The game plan which has lifted Perth Lynx coach Andy Stewart to a club record number of wins and four State Basketball League titles was originally designed to teach teenagers to play a variety of positions.
Stewart broke a 22-year-old record for the most wins by a WA-based WNBL team’s coach when the Lynx beat Townsville last weekend. Guy Molloy set the previous record with 52 wins from 1993 to 1996.
Murray Treseder enjoyed similar success during his tenure before the club slumped to 15 years of struggles.
Stewart’s arrival for the 2015-16 season came after the Perth Wildcats bought the team’s licence and gave the players unprecedented support.
The Lynx have won more regular-season games under Stewart’s coaching than any other WNBL club and sit on top of the ladder with a 5-1 record.
They can put a gap between themselves and the rest of the league if they beat second-placed Canberra today.
Stewart refuses to take credit for the success — pointing out that nothing could be achieved without assistant coach Ryan Petrik, strength and conditioning coach Darrell Morgan and the Wildcats’ resources.
But with a 72 per cent winning tally over 400 games in charge of the SBL’s Lakeside Lightning before joining the Lynx, his style of play has stood the test of time.
The high-tempo game plan, which doesn’t rely on height, has been the feature of his teams since he started coaching teenagers.
“I made it up as a junior offence,” Stewart explained.
“What I didn’t like was six-foot 14-year-olds coming in, being put in the post to play as a big kid and never getting the opportunity to play outside. I didn’t want to lock kids into the post when I knew they were only going to be six foot tall.
“I wanted to create an offence that had the freedom for bigs to play on the outside and guards to play on the inside. I then adapted it to senior basketball at the Lakeside Lightning.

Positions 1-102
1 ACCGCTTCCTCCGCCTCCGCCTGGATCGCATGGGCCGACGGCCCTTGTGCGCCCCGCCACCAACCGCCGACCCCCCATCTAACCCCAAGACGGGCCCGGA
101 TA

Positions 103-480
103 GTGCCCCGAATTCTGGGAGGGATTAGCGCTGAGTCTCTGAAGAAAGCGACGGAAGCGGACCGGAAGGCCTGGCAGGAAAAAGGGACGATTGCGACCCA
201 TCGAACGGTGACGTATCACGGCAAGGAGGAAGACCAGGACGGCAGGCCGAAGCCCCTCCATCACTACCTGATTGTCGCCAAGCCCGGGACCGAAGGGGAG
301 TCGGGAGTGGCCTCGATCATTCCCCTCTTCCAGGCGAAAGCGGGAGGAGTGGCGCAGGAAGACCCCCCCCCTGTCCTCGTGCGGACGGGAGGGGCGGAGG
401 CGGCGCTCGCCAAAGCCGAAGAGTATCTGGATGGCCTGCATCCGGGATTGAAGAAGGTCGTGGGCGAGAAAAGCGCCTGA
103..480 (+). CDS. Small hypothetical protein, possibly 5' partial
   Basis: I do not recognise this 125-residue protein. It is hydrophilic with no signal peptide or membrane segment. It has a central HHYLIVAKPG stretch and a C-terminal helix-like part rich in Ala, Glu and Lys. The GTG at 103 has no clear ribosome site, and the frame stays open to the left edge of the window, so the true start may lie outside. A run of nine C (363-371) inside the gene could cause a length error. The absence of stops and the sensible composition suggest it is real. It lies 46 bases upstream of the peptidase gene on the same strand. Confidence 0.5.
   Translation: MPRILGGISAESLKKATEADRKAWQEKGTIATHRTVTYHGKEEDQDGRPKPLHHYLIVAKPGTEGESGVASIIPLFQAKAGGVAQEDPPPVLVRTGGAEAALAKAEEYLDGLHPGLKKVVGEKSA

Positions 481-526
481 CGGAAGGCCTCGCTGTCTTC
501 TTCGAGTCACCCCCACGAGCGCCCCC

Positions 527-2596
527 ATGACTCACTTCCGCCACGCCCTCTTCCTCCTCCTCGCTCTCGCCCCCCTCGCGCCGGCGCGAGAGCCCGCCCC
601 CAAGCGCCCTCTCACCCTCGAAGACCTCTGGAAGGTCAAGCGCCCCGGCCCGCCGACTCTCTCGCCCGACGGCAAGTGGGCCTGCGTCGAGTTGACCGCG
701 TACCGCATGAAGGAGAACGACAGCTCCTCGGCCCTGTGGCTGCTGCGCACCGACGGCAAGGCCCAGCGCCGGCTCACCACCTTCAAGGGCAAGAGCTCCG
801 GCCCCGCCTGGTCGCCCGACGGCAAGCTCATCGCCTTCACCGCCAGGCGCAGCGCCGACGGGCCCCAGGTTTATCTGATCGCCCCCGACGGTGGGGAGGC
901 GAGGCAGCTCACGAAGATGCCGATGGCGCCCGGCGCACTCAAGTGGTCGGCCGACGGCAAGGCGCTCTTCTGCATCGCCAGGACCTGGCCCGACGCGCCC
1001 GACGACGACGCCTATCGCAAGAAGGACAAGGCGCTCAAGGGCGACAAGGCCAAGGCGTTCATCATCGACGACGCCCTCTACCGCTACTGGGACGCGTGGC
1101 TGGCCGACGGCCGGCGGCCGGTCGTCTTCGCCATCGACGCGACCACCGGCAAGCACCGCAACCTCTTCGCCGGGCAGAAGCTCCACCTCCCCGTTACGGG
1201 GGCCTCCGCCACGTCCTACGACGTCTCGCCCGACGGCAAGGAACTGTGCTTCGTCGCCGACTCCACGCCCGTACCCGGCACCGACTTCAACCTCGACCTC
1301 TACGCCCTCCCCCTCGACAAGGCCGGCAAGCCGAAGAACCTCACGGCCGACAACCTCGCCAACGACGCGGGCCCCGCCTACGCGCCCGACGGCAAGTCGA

“It worked at a semi-pro men’s level, so I thought ‘why can’t this work at the professional women’s level?’”
That system led Perth to the grand final in his first season, 14 consecutive wins plus the minor premiership last season and Stewart being named WNBL Coach of the Year twice.
The success has come despite significant changes to the team each year.
Only three of the 2016-17 squad returned last season and that figure has dropped to just two this campaign as many players accepted lucrative offers to play overseas.
Co-captain Toni Farnworth has played under Stewart since he arrived at Perth and said he had a clear vision for success.
“He’s very smart,” Farnworth explained.
“He has a style that he likes to play and then he gets a group that can play it. He inspires a lot of confidence and that’s why we’ve had success and why a lot of the players who have come to the Lynx have improved.
“He gets the right people in and then lets them do what they do well.
“He requires a high level of professionalism but if you do the right thing, you can just go out and play. That is really refreshing.”
Stewart loves sport. He played under-14s football for Swan Districts as a 12-year-old before moving to Malaysia with his family for three years.
He played rugby, baseball, softball, badminton and golf but basketball became his passion. A junior coaching opportunity in 1993 led to him running the Lakeside Recreation Centre before getting his break with the Lightning.
He later worked as an assistant coach at the Perth Wildcats and stepped in for Trevor Gleeson for one game during a family emergency. The Wildcats won that match.
Stewart is now a Basketball WA board member, SBL Commissioner and constantly develops players alongside Jess Van Schie through their company, Coaching Hoops.
His ability to teach players, regardless of their age or ability is one of Stewart’s biggest strengths and Lynx training regularly stops as he passes on specific lessons.
“He’s definitely a teaching coach,” co-captain, and Australian Opal, Katie Ebzery said. “He wants people to know exactly why we’re doing things.
“I really like that because I’m a player who needs to know why we’re going to be switching or why we’re doing this play on offence.
“It’s great for developing players because it improves their basketball IQ.
“But it’s also great for older players who like to understand the ins and outs of what he’s thinking.”